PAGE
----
This article does not cite any sources. (February 2013) (Learn how and when to remove this template message)
|Place of origin||Germany|
|Main ingredients||Meat (beef, pork and mutton), vegetables (potatoes, carrots, parsley, cabbage, leeks), meat broth|
In the first step, beef, pork and mutton are seared. Then the vegetables are added, which are usually potatoes, diced carrots and parsley, cut cabbage and leek. Subsequently meat broth is poured over the mixture and everything is cooked together (some recipes also add diced onions and garlic).
In Swabia, it's common to serve the marrow of the bones with which the broth was made together with the finished stew as a garnish. As the dish is very easy to prepare, Pichelsteiner is often prepared in large-scale catering kitchens. Its consistency is normally quite thick.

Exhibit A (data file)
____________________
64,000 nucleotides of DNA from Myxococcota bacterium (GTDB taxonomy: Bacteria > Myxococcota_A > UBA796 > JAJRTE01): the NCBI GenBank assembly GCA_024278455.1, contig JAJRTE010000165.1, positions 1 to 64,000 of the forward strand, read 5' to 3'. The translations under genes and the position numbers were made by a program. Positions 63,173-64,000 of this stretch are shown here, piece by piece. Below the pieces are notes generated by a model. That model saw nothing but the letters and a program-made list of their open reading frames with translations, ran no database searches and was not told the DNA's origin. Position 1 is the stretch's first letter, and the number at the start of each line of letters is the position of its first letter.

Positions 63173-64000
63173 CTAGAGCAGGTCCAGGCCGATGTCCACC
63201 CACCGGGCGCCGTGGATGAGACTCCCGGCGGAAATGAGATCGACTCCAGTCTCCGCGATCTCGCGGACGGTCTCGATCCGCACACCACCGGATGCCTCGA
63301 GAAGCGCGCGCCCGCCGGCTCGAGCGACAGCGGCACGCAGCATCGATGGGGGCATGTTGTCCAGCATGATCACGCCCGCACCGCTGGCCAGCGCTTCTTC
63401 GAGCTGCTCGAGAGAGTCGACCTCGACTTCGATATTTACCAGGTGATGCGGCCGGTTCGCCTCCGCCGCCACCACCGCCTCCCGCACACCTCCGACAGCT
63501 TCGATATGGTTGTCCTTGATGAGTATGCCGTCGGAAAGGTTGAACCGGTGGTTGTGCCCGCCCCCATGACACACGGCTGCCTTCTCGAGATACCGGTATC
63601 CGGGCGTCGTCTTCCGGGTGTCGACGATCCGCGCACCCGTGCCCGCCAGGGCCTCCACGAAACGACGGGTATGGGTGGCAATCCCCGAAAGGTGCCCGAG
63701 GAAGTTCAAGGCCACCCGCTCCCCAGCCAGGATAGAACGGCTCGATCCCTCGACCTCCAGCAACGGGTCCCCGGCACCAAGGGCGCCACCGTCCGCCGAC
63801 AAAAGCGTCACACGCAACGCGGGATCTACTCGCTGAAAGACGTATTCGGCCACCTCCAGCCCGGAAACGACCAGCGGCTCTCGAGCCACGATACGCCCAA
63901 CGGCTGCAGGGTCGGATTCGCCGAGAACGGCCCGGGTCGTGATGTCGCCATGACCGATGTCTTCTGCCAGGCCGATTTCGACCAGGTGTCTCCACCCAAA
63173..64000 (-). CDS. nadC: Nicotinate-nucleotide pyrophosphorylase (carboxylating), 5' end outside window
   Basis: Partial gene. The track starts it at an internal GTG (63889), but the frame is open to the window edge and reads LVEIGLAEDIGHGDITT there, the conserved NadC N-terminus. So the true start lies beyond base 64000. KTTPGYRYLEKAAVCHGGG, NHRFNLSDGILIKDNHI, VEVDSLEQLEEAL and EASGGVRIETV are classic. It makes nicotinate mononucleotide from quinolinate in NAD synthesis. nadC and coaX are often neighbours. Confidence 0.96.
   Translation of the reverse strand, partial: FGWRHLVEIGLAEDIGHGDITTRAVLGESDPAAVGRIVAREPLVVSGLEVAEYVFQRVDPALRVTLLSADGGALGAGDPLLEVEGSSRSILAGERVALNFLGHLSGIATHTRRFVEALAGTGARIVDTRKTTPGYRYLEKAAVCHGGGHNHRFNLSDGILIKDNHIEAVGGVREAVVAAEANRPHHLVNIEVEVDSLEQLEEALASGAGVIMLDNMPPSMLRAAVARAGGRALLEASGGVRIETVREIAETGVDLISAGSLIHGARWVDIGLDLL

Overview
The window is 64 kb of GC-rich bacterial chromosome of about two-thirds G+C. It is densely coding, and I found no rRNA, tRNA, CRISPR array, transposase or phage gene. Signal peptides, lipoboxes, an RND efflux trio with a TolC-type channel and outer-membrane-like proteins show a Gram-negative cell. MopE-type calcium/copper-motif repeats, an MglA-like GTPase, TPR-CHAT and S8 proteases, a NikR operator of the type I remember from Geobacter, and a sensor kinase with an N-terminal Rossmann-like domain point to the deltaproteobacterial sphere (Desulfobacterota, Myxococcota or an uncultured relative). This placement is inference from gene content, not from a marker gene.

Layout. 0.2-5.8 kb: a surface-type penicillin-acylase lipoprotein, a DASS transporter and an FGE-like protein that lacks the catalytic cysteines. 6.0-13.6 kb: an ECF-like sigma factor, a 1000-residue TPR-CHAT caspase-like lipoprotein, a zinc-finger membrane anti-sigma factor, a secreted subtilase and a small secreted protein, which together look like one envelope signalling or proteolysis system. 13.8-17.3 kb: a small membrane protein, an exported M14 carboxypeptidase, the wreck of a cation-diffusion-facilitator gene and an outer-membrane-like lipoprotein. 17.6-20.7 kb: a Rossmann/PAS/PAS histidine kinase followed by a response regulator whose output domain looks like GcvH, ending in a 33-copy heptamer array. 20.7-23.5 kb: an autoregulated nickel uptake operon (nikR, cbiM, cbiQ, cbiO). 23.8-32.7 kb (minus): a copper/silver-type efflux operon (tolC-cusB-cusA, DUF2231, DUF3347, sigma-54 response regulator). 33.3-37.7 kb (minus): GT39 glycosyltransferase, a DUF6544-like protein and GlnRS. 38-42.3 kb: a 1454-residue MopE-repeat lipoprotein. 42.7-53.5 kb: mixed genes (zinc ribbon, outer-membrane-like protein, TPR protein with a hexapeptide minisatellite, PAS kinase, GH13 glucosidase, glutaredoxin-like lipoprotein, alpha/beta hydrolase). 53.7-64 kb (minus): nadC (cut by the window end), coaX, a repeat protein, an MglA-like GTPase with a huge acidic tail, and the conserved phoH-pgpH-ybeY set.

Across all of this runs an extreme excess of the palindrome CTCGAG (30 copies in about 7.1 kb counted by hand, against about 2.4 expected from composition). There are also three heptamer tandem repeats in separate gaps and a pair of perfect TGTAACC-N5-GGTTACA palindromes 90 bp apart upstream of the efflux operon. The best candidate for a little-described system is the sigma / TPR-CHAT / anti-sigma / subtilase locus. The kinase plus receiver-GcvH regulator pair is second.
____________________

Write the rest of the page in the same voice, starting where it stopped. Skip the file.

The creation of this dish has been traced to Auguste Winkler (née Kiesling). Originally from Kirchberg im Wald, she worked as an innkeeper in Grattersdorf, where she is also buried. The name is likely to have derived from the nearby Büchelstein mountain, where the annual Büchelsteiner Fest has been celebrated since 1839. As early as the 40th anniversary in 1879, the Open-air-cooking festival was considered a tradition, and because the letter ü is pronounced like i in the local dialect, the dish's name developed.
In Regen, a town in the Bavarian Forest, the citizens have met annually since 1874 on Kirchweih Monday to eat Pichelsteiner together, a tradition that is still alive today. They also claim the name's etymology. In their opinion it derives from the pot in which the stew is cooked, which was called a pichel in the past, but this version is highly questioned by Bavarian researcher Max Peinkofer.
The dish was first mentioned in a cookbook in 1894.